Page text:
New Australian champion Leslie Green and his Ginger crew may have fired off the first two bullets at the MC38 Spring Regatta at Royal Sydney Yacht Squadron over the three days of the long weekend, but it was payback time, and John Bacon’s Dark Star crew responded with two wins of their own and kept the pressure on to claim the winning trophy.
Then Marcus Blackmore’s Hooligan (RPAYC) stole a march on Ginger (CYCA), winning the last two raced to finish second overall, one point adrift of Dark Star (RPAYC), with Ginger third overall four points behind Hooligan.
New president of the MC38 One-Design class, John Bacon was thrilled to climb out of his bridesmaid role (the most recent in the Australian Championship at Hamilton Island), and into the winner’s circle.
“We had a really nice regatta – it’s good to finally win – we’ve been training hard for a long time,” Bacon said ashore this afternoon. “We wanted to peak at Hamilton Island, but we were second again there,” he added.
“We had a couple of crew swapping positions on board this weekend, including “Murray “Muzza” Gordon, who normally trims on the boat stepped back into tactics in the place of Cameron Miles who was unavailable this regatta. Muzz was delighted to get the opportunity to spend a weekend in the back of the boat for a change but soon realised it’s still a pretty physical job. He had a great weekend though.” "We pretty much sailed a faultless regatta,” said Bacon, who was pleased to see old faces mixing it with the newer ones of Marcus Blackmore and Lang Walker, who sailed his first event in the class with his latest Kokomo this weekend.
“There are some great amateurs and great professionals in this growing class, and I’m sure it will get even better from here as we are pushed by the likes of Marcus,” said Bacon, who went on to thank the Royal Sydney Yacht Squadron and PRO, Rob Ridley for a great regatta.
Marcus Blackmore, at only his second regatta in the class, is already proving a threat and came close to whipping the winning trophy from under the nose of John Bacon and crew in the last two races of the regatta, a windward/leeward and a Passage race that took the fleet from Kirribilli to Manly and return in fresh conditions.
“We had a problem in Race 6 today; there was something wrong with the headsail lock and the headsail looked like a doona! I watched as three boats sailed through us – frustrating,” Blackmore said, going on to congratulate John Bacon and crew.
“It was pretty exciting hooting down the Harbour at 16 knots in the last race. The guys called out ‘gust’, I asked them where it was, because the boat was going as fast as the wind,” he said.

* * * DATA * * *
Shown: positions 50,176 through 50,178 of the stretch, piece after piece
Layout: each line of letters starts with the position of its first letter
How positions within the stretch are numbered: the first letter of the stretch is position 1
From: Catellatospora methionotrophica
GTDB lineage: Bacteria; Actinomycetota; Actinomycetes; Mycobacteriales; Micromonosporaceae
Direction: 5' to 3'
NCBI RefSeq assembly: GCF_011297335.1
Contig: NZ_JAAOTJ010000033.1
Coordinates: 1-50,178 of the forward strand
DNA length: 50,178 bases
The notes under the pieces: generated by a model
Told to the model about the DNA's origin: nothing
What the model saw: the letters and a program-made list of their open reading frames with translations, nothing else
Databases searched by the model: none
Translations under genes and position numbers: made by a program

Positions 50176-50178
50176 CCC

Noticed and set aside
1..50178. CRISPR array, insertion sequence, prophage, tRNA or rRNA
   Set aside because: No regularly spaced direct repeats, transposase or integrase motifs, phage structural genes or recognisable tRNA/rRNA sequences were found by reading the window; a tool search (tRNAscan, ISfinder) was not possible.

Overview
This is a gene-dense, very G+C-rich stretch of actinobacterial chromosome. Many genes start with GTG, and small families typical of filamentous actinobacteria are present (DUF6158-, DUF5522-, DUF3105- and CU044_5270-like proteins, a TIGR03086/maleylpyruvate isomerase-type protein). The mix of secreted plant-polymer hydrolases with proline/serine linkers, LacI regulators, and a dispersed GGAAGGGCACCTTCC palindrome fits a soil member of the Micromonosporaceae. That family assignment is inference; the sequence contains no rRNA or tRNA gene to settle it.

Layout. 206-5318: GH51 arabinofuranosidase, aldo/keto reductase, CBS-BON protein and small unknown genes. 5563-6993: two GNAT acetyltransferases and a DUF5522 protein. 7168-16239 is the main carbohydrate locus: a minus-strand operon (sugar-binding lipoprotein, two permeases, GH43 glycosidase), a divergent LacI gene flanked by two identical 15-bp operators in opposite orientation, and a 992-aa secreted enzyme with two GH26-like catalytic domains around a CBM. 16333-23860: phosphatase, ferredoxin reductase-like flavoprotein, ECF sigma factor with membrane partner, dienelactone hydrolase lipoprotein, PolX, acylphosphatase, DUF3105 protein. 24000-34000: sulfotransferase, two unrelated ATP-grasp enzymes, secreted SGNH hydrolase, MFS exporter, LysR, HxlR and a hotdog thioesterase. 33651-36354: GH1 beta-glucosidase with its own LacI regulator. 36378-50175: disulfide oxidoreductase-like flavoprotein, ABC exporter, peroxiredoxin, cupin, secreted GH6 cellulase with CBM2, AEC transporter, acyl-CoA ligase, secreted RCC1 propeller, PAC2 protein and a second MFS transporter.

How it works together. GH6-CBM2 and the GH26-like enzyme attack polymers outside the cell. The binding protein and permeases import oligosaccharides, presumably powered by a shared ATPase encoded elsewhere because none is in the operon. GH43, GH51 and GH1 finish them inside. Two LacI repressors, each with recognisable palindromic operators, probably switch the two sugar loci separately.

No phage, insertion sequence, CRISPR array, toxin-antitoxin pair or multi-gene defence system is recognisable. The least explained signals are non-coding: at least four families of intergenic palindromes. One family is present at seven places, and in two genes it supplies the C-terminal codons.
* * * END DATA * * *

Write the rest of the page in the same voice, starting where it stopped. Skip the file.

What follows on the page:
“The on-water umpiring worked very well too,” said Blackmore, adding “It’s a great class, it’s run by the boat owners who make all the decisions, so it works. We made the decision as a group not to race on Sunday in the fickle conditions, so we weren’t stuck sitting around all day wasting time.”
Leslie Green took Ginger’s slide from first place into third resignedly: “We had a few wins and we had a few losses – it was democratic,” he said smiling. “I’m not a religious person, but what the good Lord give, he also taketh away,” said Green, who explained dropping their spinnaker in the drink Race 7 meant a costly dead last in that race.
The Spring Regatta was not without it dramas. In the final race today, Vino’s owner, Chris Hancock, lost the top tip of a finger while going through a tack in the freshening wind. He was taken to Royal North Shore Hospital where he will spend the night.
Vino crew member Josh Whittaker told how Hancock, the Robert Oatley Vineyards Deputy Executive Chairman, was more concerned about not finishing the series than he was about his finger.
“We had the boat going really well today and were fighting for third place overall. Chris was much more upset about pulling out than he was about his finger. He could hardly believe it could mean an overnight stay in hospital,” Whittaker said.
Yesterday, Day 2 of the event, all attempts at racing were abandoned as fickle conditions and glass outs kept the fleet ashore, resulting in the regatta being shortened from an intended 11 races to eight. Racing consisted of three windward/leewards and a Passage race on Saturday and the same on Monday.
On Saturday the six boats enjoyed a light to moderate sea breeze that peaked at 13 knots. Today was a different kettle of fish, with a light 7 knots quickly increasing to 16-20 knots from the north/north-east.
Property Developer Lang Walker had a first hit-out in the class with his brand new Kokomo, launched just prior to the event start on Saturday. Coming from the Farr 40 one-design class, Walker is no novice, but his new MC38 is a different beast.
Walker was not well today, so was replaced by Geoff Bonus on the helm of Kokomo, with Australia’s only double Olympic gold medallist, Malcolm Page, calling tactics.
Bonus was effusive in his praise of the boat. “I leapt at the chance – the boat is extraordinary – it’s great to sail. In the last race on the last leg there were only a handful of boat lengths between Hooligan, Dark Star and Kokomo My wife is going to buy me an MC38 for Christmas. Do you think it will fit in a Christmas stocking?”
The next class regatta will be held at Royal Prince Alfred Yacht Club on Pittwater on 29-30 November and will be sponsored by Blackmores.
Full results for the Spring Regatta will be available at: www.rsys.com.au/index.php/sailing/results
And: www.mc38association.com/where there isfurther information on the MC38 class
Visit the MC38 Facebook page for drone and other photos and updates: www.facebook.com/MC38Class
Di Pearson, MC38 media
Photographs - Credit photos to Ellen Pragnell-Raasch